Plumed Horse Celebrates Foie Gras April 9
With California set to be the only state in the nation to outlaw foie gras starting July 1, a bevy of chefs have been rallying to raise grass-roots support for the luxurious delicacy.
The latest to join in on the action is the Plumed Horse in Saratoga, which will host a top toque-studded $200 per person prix fixe on April 9 in which every course will feature the decadent fattened liver of a goose or duck.
Among the chefs cooking that night alongside Plumed Horse Executive Chef Peter Armellino will be Victor Scargle of Lucy at Bardessono in Yountville, Ron Boyd of the Daniel Patterson Group, Marc Zimmerman of Alexander’s Steakhouse in San Francisco, and Joey Elenterio of Chez TJ in Mountain View.
Scargle will be serving his Sonoma Artisan foie gras and sauteed Petrale sole with spring onions, ramps and Granny Smith apples. Armellino will serve smoked chicken and foie gras dumplings. And Ted Romero, executive pastry chef of Lucy at Bardessono, will be turning heads with a Guittard chocolate, hazelnut and foie gras nougat with ruby port poached pear.
Half of the $200 per person price for the dinner will be donated to the Coalition for Humane and Ethical Farming Standards, which is made up of pro-foie gras culinary professionals. For tickets, click here.
For those who want to bring their own wine, corkage will be waived that evening.
Giada De Laurentiis To Visit the Bay Area
The cookbook is filled with go-to dinner recipes that take about half an hour to prepare.
Silicon Valley Chefs Headline Gourmet Fund-Raiser
The event is a benefit for Child Advocates of Silicon Valley, a non-profit that provides services for neglected and abused children.
Among the participating chefs are: Ross Hanson of Restaurant James Randall in Los Gatos, Josiah Slone of Sent Sovi in Saratoga, Chris Schloss of Cin-Cin Wine Bar and Restaurant, and Tim Luym of the WOW Truck.
Tickets are $150 per person.
Food Gal Contest Winners
In my first contest of last week, I asked you to tell me about a time when you’ve really hammed it up. The winner will receive a half bone-in Kurobuta ham from Snake River Farms (a $99 value), plus a basket of Tree Top goodies.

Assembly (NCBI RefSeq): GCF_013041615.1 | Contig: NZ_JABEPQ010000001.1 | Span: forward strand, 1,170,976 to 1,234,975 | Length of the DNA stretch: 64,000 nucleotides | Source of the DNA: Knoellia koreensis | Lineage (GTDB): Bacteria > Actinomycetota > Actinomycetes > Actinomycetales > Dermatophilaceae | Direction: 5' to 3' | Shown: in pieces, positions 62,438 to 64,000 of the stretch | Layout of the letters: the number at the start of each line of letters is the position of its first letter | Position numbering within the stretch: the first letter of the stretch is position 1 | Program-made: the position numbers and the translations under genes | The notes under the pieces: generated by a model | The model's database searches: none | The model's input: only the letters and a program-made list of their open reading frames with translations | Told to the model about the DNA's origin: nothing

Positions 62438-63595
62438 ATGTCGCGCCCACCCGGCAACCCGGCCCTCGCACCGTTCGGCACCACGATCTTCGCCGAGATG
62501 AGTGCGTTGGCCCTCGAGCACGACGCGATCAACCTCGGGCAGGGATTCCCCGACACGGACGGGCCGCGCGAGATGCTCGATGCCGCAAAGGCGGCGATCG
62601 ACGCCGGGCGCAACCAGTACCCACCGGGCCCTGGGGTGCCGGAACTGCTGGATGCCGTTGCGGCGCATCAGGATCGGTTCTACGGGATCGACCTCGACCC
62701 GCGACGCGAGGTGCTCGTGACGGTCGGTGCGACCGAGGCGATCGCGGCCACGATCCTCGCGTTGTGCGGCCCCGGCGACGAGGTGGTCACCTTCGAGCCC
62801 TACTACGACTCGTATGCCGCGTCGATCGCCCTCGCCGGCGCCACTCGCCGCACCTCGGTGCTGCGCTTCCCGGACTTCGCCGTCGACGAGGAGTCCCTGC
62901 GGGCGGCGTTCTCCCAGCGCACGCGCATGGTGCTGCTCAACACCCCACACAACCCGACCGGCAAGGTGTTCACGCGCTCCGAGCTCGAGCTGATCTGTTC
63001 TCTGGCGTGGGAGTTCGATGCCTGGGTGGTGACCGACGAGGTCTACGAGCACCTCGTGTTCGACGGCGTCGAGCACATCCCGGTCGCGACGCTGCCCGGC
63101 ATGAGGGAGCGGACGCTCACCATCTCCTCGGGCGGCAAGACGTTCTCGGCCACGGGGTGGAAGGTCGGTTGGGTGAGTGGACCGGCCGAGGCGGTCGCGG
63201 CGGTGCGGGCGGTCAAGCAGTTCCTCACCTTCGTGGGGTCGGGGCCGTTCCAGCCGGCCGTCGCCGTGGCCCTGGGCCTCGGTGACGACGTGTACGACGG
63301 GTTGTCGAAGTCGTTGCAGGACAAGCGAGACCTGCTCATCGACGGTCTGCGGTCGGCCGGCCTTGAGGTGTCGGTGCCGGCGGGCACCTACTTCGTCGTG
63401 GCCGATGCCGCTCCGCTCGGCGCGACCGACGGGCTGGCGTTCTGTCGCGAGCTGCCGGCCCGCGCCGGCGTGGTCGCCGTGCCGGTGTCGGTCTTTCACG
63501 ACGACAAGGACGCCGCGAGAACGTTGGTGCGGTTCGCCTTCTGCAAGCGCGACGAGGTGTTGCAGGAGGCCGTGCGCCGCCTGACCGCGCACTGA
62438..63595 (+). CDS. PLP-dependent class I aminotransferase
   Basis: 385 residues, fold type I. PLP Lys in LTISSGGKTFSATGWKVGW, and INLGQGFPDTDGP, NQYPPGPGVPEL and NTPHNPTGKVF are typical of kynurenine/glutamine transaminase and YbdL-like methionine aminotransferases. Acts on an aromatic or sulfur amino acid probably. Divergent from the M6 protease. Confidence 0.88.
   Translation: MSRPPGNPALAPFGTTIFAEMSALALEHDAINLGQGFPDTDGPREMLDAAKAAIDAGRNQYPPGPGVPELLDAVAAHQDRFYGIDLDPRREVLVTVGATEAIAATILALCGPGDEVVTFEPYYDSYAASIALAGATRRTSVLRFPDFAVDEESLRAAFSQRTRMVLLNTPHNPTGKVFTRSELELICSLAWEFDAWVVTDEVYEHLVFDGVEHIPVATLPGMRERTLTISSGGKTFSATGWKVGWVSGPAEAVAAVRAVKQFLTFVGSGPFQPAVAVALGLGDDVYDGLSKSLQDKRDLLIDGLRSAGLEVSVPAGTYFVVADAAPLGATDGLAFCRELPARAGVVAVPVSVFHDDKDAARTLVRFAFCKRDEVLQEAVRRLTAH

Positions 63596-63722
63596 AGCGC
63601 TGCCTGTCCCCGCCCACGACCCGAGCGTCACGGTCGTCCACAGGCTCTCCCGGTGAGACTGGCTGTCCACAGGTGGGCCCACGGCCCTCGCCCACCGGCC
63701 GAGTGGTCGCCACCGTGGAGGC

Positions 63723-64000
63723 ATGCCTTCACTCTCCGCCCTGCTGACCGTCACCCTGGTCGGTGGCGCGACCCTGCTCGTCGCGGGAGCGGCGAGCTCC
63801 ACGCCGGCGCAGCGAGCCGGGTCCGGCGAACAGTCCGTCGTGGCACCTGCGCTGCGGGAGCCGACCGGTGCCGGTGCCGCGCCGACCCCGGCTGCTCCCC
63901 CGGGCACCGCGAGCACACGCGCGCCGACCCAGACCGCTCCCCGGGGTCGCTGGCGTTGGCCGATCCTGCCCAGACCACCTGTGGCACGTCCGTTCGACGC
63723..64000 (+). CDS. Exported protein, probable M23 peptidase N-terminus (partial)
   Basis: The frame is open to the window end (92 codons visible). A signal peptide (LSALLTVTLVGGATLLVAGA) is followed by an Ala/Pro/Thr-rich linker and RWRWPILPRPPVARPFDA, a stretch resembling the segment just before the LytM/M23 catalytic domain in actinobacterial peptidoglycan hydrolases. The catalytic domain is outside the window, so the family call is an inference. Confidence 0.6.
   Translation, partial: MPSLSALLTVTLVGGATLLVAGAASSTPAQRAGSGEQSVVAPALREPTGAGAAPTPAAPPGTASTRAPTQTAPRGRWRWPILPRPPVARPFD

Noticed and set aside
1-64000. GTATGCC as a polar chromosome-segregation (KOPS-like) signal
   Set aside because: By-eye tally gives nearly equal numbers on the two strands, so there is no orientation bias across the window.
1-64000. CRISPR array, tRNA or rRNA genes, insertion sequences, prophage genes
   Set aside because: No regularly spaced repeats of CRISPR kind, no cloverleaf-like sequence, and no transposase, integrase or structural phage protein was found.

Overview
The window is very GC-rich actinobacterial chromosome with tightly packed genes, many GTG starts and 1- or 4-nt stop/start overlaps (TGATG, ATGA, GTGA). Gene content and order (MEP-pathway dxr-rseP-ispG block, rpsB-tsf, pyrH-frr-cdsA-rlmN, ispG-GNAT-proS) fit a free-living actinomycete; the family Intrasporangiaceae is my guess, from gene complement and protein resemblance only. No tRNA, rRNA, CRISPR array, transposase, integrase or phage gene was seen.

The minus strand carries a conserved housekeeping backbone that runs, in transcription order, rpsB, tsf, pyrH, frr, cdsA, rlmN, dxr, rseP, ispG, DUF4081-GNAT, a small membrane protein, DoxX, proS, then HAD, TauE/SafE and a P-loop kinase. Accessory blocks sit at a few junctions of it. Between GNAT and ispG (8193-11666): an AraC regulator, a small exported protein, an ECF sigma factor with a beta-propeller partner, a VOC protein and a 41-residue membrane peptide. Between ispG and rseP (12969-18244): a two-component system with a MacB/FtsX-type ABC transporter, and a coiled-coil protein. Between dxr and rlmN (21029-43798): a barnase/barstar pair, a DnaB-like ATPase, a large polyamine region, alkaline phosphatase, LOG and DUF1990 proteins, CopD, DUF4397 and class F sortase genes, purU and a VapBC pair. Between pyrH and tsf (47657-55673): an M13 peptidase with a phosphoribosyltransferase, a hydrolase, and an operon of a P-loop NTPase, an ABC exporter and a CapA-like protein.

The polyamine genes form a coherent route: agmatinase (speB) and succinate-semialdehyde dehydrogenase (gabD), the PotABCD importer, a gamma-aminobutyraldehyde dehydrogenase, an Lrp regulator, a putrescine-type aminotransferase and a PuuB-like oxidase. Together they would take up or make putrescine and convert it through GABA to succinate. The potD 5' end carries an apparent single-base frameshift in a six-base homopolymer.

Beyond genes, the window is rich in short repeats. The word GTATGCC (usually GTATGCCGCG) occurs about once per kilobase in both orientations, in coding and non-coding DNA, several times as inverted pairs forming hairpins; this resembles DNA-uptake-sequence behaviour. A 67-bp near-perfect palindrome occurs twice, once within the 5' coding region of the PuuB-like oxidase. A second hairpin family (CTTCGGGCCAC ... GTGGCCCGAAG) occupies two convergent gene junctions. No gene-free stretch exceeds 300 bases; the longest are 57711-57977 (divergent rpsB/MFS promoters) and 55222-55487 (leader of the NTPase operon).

Karen Grant, who wrote, “Well, many years ago when I was still selling wine, as a cheese maven I was asked to perform something well above my station;to pair some of the world’s finest blue-veined cheese with some of the world’s finest ports and sherries for Ms. Christian Finger, for a gala being held at the Beverly Wilshire hotel. The event was to host HRH Princess Margaret of England. At the appointed time I was to be introduced to her under specific guidelines. I was to keep my arms down, look down until I was spoken to, look up, smile, make a small smile, wait for her to ask me a question, then answer her with a few words, make a small curtsie, turn and be escorted away. When it was my turn, I knew I had my s^%^^%t together. She asked me how I came about making my choices for the wine and cheese pairing, I smiled and said, ‘Amegump duh swmihg vebuleboo sumelleoovmahump”.EEEEohvoumeph.’ Since I was unsuccessful getting my tongue out from behind my uvula in time to show off my sophisticated verbal skills, I just smiled at her, made a slight curtsie and walked away. Her head was cocked sideways to her left, I’m sure, trying to understand which language I was speaking, and I just figured I’d leave her guessing. Today I try not to ham it up so as not to embarrass myself and others like that again.”
Rena Takahasi, who wrote: “I’ve been growing good soil! It seems kind of strange to think about growing dirt, but all the plants I plant and every gardening product I use build the soil. We cook a ton in this house and just about all our food scraps go to the compost or to our hens, thus building better soil. When we first moved into this old 50s tract house in the valley, the backyard was paved and bricked over. The soil was compacted gray clay, there were a few scraggly decorative trees, and there wasn’t a worm in sight. With a lot of heavy labor my husband and I have changed it into a thriving garden that grows a small amount of our house’s food, complete with three spoiled pet chickens. My kids go out into the garden after school and munch on sugar snap peas and peer at the worms, ladybugs, and hundreds of bugs that now populate our tiny backyard. There’s even a red-breasted house finch that just took up residence above some grape vines. The soil is rich and dark and full of worms – great for growing all sorts of delicious things. Guess I’m pretty proud of my patch of dirt!”
More Foie Gras News: Monthly Foie Dinners at Lafitte in San Francisco